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Visa Issuance Rules

On August 1st 2003, new visa issuance rules go into effect that will increase the class of nonimmigrant visa applicants required to appear at consulates for personal interviews. Foreign nationals should expect to make personal appearances in conjunction with their nonimmigrant visa applications. The Department of State expects that many visa issuing posts will face processing backlogs for the indefinite future.

For students and scholars already on F and J visa's it is important to note that they may be exempt from the interview, however a visa officer can decide at any time to require an interview. Visa officers may exempt nonimmigrant visa holders if:

Applicants who are seeking reissuance of nonimmigrant visas in the same classification, if sought within 12 months of the expiration of the previously-issued visa, at the post of their usual residence, and provided
that the consular officer has no evidence of visa ineligibility or noncompliance with U.S. immigration laws.

Other categories of visa applications that a visa officer may exempt from the interview:
1) Children age 16 or younger;

2) Persons age 60 or older;

3) Most applicants within the class of non-immigrants eligible for certain A, C, G, or NATO visas, with the exception of attendants, servants and personal employees;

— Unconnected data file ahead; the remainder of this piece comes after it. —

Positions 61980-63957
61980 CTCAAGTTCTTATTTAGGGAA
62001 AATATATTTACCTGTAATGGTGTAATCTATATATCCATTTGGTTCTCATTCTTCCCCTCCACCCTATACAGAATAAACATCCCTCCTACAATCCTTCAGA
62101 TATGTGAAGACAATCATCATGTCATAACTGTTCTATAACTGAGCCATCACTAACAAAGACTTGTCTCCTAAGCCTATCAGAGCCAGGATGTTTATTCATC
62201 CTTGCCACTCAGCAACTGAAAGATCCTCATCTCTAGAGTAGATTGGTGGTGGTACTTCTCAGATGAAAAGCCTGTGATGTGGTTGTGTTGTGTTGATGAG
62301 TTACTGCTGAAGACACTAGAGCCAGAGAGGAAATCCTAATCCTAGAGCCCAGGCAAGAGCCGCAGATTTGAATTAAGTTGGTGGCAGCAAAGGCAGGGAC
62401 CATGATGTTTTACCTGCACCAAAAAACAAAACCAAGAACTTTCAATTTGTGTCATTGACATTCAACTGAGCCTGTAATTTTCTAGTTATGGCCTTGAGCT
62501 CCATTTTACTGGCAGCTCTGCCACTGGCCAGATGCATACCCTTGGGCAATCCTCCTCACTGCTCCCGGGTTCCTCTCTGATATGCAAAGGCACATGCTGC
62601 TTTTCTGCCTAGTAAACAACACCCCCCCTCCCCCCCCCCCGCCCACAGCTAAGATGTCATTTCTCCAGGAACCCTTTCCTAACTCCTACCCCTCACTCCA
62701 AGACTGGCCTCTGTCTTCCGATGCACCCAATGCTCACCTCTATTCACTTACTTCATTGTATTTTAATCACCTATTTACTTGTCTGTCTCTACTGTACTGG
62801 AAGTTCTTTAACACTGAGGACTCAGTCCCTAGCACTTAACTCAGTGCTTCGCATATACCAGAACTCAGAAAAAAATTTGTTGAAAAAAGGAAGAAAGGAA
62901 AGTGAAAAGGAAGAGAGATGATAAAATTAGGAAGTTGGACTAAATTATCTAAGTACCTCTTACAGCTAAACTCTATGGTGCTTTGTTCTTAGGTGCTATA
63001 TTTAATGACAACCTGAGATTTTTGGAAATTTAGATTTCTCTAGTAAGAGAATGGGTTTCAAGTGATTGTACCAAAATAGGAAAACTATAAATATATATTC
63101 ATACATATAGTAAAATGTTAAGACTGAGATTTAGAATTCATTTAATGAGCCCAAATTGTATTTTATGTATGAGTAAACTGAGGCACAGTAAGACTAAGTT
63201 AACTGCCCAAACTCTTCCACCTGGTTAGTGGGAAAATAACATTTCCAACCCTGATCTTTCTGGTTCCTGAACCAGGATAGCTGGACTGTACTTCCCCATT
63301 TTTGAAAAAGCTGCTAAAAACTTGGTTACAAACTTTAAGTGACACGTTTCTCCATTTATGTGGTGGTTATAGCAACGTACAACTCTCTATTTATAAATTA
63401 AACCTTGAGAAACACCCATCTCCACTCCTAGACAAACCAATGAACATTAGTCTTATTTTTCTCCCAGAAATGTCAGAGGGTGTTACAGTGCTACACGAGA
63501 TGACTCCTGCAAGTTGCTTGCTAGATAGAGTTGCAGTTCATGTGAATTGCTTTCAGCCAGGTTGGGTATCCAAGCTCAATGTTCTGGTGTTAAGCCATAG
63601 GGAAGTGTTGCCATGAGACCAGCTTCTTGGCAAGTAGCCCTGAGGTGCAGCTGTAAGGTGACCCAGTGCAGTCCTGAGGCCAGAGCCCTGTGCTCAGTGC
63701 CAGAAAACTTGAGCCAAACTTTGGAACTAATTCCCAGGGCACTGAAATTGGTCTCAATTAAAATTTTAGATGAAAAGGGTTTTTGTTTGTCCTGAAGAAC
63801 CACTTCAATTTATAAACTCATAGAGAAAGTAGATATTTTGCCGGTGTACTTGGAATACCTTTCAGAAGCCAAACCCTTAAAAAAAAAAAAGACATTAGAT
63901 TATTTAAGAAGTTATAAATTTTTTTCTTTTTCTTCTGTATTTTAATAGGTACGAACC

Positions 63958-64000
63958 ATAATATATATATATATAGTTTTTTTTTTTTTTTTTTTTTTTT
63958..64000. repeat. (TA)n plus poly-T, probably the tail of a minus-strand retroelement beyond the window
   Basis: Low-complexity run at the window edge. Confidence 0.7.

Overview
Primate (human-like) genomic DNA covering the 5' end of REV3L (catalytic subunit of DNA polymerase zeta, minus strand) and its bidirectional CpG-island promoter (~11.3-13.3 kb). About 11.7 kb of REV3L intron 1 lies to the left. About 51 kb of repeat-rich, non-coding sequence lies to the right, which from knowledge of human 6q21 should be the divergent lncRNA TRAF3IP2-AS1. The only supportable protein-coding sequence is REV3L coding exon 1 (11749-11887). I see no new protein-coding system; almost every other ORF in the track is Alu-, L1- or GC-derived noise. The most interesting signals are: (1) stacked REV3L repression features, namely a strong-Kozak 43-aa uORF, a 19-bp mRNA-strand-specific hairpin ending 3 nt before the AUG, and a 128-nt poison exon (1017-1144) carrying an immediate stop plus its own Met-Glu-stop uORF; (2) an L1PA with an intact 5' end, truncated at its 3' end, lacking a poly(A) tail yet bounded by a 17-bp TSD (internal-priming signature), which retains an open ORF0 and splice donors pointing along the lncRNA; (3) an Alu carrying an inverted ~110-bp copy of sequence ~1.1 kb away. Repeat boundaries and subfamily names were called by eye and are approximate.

4) Applicants for certain diplomatic or official visas, such as heads of
state and other senior foreign officials, as well as certain family members
and support personnel;

Remember that the interview exceptions enumerated above are not mandatory; consular officers may require a personal appearance of any non-immigrant visa applicant. In addition, interviews are required where an applicant:
(1) does not reside in the consular district where he or she is making the application;

(2) was previously refused a visa, unless the refusal was overcome;

(3) requires a security advisory opinion or other State Department clearance, or was the subject of a positive match in the Consular Lookout and Support System (CLASS); or

(4) is identified by the consular post as belonging to a group or sector of its visa clientele that has been deemed to be a high fraud risk, have a high visa refusal rate, or present security risks.

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